Bob Deusinger, retired in 2013, and his career with the Program in Physical Therapy covered all three missions: education, research and patient care. As the director of the Human Biodynamics Laboratory (HBL),Bob led a team in research directed at understanding complexities of the knee joint and the mechanisms of injury or disease. He also served as Director, Clinical Practice for seven years, taught Kinesiology to the DPT students, and mentored PhD students. Bob was honored with the Robert Bartlett Recognition Award and Charles M Magistro Distinguished Service Award from the Foundation for Physical Therapy.
Susan S. Deusinger, PT, PhD, FAPTA, retired in July 2014 after 36 years at Washington University. During her tenure Susie demonstrated great passion for the profession and for leading the Program to the highly respected organization it is today. Susie was instrumental in leading Washington University’s transition from baccalaureate level physical therapist education, to a master’s degree, to the current clinical DPT degree. Susie’s leadership has been acknowledged multiple times by the American Physical Therapy Association at the chapter, state, and national level, and she was inducted into APTA’s Catherine Worthingham Fellows in 2006.
Kathleen Dixon’s career spanned nearly fifty years during which she distinguished herself as a clinician, educator and advocate for physical therapy. She began her service to Washington University in 1981. Kathleen made major contributions in curriculum analysis, development of faculty as excellent educators, and delivery of innovative learning experiences to ensure our students would maintain the highest professional standards and integrity. She was active at the local and state levels of the Missouri Physical Therapy Association. She retired in 2000.
Robert J. Hickok, PT, MHA, served Washington University as a faculty member in the Program in Physical Therapy and as the Chief Facilities Officer, for the School of Medicine. Bob was President of the Missouri Physical Therapy Association, was a member of the Board of Directors of the American Physical Therapy Association (APTA), and was a part of the Organizing Board of Trustees of the Foundation for Physical Therapy.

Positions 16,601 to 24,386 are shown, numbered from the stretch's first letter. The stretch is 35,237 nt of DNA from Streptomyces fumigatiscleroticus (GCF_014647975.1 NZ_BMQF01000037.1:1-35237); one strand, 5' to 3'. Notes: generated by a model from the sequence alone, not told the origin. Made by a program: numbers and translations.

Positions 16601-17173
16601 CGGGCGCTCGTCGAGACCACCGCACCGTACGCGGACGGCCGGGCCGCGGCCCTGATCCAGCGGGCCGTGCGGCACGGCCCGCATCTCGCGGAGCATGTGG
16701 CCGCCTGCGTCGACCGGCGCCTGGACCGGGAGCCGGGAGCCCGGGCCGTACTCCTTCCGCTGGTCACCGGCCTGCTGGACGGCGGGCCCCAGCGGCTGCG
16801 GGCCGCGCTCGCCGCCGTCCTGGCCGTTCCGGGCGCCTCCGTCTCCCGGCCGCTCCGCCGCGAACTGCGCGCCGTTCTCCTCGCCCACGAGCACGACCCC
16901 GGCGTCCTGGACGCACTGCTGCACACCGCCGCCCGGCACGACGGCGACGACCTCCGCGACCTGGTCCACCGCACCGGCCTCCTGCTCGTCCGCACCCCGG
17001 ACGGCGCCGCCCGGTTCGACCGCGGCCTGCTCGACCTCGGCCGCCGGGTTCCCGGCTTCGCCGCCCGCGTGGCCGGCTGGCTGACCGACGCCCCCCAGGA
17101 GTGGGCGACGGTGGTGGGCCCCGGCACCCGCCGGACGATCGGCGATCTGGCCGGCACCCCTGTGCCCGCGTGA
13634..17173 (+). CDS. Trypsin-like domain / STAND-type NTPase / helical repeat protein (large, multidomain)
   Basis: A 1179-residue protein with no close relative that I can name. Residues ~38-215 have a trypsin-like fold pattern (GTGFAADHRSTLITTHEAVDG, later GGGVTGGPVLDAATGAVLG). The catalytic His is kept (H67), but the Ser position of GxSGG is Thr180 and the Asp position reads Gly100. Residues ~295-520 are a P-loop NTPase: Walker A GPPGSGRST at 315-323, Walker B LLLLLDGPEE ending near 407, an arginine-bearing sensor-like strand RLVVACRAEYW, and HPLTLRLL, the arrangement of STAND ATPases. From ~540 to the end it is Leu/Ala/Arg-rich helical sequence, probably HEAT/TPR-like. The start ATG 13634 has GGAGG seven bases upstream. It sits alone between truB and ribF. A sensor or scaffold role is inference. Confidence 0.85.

Michael J. Mueller, PT, PhD, FAPTA, retired from Washington University in 2022 after more than 40 years of service. Michael is known nationally and internationally for his research on rehabilitation for people with diabetes mellitus and his development of the physical stress theory. Across his career, Michael published more than 120 peer-reviewed papers and shaped the careers of countless physical therapists and scientists through his mentoring and his generosity of time and spirit. Michael is a servant leader and directed the Movement Science PhD program as well as the Program’s Research Division for many years. He also willingly served the profession as a member of the board for the Foundation Physical Therapy Research and for the journal Physical Therapy. His contributions were recognized with many awards over the years, including the Eugene Michels New Investigator Award, Marian Williams Award, Catherine Worthingham Fellow of the American Physical Therapy Association, Jules M. Rothstein Golden Pen Award, John P. Maley Award, Career Excellence Award in Biomechanics and many others.
Shirley A. Sahrmann, PT, PhD, FAPTA, is a renowned teacher, researcher, and clinician. She began teaching in 1961 and spent 54 years educating two generations of physical therapists, and was the first director of the Movement Science Program. Shirley became a Catherine Worthingham Fellow of the American Physical Therapy Association in 1986, and in 1998 was selected to receive the Mary McMillan Award, the highest honor of the Association. Her first book, Diagnosis and Treatment of Movement Impairment Syndromes, has been translated into seven languages; her second book, Movement System Impairment Syndromes of the Cervical and Thoracic Spines and the Extremities, has been equally influential in educating physical therapists to embrace their responsibility to guide patients toward optimal health and functional independence through movement. She retired in 2012 but still makes time to lecture to DPT students and present at continuing education courses.
Jennifer S. Stith, PT, PhD, LCSW, retired from Washington University in 2021 after serving at the institution for 37 years. During those years, she had a profound impact on the Program in Physical Therapy through her quiet leadership. Jennifer served as Associate Director of Professional curriculum, leading first the Masters and then the Doctor of Physical Therapy degree program. Jennifer then advanced to leading the entire Education Division, overseeing all entry-level and post-professional training programs. All the while, she also: 1) provided sustained and outstanding service to the profession in various roles within the Commission on Accreditation of Physical Therapy Education and the American Physical Therapy Association, 2) fostered the growth of the University by championing diversity, equity, inclusion and interprofessional education and 3) provided informal and formal mentoring and training to foster career development of both faculty and students. All told, Jennifer influenced the education of over 2,000 students.